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Conservation and Environmental Protection on Minnesota’s Farms

Greg Bohrer

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Senior Manager, Agriculture and Environment Program

On August 12, I joined farm conservation professionals from across the country for a tour of farms in southeast Minnesota, organized by the (1).dsc_6573Conservation Technology Information Center. Any chance to get out in the field is great, and this tour in particular helped showcase what farmers, of all different types, are doing to help protect water quality, improve soil health, and ensure the continued economic integrity of their operations.

Our first stop was a vegetable farming cooperative in Hastings, MN that is run by the Hmong American Farmers Association (HAFA). Specialty crops depend on pollinators for good yields. If a pollinator doesn’t get to that squash blossom, you aren’t getting any squash. HAFA is partnering with Dr. Marla Spivak of the University of Minnesota’s Bee Lab to establish beehives onsite that can help pollinate the diverse vegetable crops HAFA is growing. The bees get access to food, and the farmers see healthier yields. A win-win. Plus, honey!

Our tour continued on to a VERY different operation. Where the HAFA farm was small and the crops diverse, Bruce Peterson’s farm was what you’d think of when you think of the contemporary corn farmer. From a small farm started in 1930, the Peterson operation has grown to 6,000 acres, 5,000 hogs a year, and 20 steers. This farm is about efficiency on a grand scale, using tools that farmers could only dream of just a decade ago. Working with precision farming experts from DuPont Pioneer, the Petersons are putting down fertilizer in the right place, at the right time, in the right amount to maximize crop yields while minimizing any lost nitrogen. Every pound of nitrogen that doesn’t get taken up by the plant has to go somewhere – into the ditch, the groundwater, or the air. That’s a financial loss too, since fertilizer costs money. So by using precision tools across the farm, the Petersons are saving money while protecting the environment. Another win-win.

From the Petersons, we journeyed a little further south to Dave Legvold’s farm in Northfield, MN. Well known in the Minnesota farm community, Dave farms about 800 acres, including farmland owned by St. Olaf College (Um! Yah! Yah!). Dave is a strong advocate for soil health and believes that if you take care of the land, it will take care of you. A soil pit dug by the U of MN Extension Service provided proof. Dave’s farming methods, such as strip tillage and cover crops, has resulted in a beautiful soil texture that drains well and is almost entirely free of compaction issues. Years of stewardship has built up a healthy soil environment that pays Dave back every harvest.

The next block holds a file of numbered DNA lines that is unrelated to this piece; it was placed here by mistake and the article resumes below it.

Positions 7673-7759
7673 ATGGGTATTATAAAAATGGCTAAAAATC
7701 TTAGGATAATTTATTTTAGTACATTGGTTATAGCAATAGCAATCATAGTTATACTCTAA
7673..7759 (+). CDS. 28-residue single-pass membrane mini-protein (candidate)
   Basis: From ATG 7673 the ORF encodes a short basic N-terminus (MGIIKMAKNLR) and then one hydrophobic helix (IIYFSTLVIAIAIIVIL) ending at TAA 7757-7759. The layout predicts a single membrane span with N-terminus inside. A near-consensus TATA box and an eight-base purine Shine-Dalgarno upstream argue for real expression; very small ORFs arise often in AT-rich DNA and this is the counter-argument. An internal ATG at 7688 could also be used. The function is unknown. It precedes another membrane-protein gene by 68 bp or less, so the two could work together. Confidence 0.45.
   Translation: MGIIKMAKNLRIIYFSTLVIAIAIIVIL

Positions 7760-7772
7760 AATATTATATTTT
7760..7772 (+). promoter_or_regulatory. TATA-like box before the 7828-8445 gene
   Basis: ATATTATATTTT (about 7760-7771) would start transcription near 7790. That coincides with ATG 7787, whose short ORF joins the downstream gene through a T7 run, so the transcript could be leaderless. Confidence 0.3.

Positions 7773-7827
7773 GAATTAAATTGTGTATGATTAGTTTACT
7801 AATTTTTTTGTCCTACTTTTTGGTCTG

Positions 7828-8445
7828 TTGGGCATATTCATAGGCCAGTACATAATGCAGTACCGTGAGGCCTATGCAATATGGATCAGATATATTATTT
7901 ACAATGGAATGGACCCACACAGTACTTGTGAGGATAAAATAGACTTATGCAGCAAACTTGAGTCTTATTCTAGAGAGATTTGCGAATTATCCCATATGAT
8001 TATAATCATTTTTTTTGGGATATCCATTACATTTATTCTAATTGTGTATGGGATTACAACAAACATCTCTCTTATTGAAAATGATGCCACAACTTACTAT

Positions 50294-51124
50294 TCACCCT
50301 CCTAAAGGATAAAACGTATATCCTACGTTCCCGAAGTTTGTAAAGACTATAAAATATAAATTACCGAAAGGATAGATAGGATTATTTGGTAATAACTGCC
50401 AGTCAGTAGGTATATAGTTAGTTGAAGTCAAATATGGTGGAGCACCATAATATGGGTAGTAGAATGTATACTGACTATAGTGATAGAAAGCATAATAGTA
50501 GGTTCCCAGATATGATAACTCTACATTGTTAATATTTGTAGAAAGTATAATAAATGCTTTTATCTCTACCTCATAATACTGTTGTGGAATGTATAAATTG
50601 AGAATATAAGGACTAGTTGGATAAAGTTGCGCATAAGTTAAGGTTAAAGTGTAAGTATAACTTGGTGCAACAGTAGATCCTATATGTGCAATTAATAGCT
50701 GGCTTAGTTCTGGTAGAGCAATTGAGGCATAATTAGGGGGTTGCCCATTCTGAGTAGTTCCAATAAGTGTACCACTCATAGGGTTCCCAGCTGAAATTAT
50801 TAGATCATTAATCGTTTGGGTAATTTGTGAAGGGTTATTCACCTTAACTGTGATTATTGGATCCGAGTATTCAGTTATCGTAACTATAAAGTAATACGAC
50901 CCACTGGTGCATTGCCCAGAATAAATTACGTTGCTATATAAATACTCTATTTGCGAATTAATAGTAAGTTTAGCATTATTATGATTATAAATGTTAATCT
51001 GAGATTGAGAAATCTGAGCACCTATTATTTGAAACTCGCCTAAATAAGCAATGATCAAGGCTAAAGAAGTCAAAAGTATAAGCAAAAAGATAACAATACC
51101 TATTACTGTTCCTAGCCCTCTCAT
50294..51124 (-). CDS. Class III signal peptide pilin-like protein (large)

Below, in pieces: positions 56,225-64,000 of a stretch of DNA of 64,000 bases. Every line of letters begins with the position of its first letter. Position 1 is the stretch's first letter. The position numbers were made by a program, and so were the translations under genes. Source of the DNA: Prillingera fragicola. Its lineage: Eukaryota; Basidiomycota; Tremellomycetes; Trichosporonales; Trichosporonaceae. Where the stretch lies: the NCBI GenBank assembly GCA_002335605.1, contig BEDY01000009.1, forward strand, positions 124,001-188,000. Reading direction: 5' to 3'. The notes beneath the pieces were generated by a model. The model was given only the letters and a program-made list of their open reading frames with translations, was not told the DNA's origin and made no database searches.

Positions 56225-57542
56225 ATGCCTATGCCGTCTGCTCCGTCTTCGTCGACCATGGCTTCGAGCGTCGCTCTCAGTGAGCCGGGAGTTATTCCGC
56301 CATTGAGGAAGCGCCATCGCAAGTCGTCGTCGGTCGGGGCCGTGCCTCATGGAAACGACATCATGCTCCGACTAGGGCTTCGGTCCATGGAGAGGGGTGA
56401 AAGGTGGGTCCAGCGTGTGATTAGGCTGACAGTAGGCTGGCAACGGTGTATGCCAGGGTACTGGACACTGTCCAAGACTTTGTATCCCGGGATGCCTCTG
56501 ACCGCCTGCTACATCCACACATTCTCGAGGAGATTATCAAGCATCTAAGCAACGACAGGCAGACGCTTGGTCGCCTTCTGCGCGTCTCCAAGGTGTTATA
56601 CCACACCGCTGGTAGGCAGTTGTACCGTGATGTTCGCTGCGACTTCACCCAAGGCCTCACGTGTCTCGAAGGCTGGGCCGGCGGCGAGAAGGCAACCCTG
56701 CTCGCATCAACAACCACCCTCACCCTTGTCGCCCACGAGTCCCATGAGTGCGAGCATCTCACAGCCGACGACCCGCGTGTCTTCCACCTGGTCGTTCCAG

Further stops included a cattle farm in Kenyon and a dairy farm in Goodhue. Planting pollinator friendly pasture improved forage for Phil and Nate Maring’s cattle and allowed them to sell to high-end buyers, getting a premium price for premium beef. Dave and Peter Burfeind installed energy-saving light fixtures in their dairy, cutting their electricity bills by hundreds of dollars a month.

At every stop, the message was clear. Conservation and environmental protection on farms can be good business. Every farmer on the tour is reaping a financial benefit from their actions and continues to push the envelope for what is possible. There are thousands of farmers like Dave Legvold or Phil Maring doing great things for their land. It is time they were recognized for it.

That’s the goal of Field Stewards, to reward farmers reaching above and beyond the standard and pushing the envelope for stewardship. Right now, we’re working with a group of partners to create a market-based program that will reward commodity crop farmers for demonstrating environmental stewardship on their farms. Through the buying and selling of credits, the Field Stewards program will link farmers engaged in sustainable farm practices with food companies who want to mitigate the environmental impact of their commodity crop supply chains.

If you have questions about the tour, or want to learn more about Field Stewards, leave a comment here or drop me a note anytime.

Photo credit: Conservation Technology Information Center.

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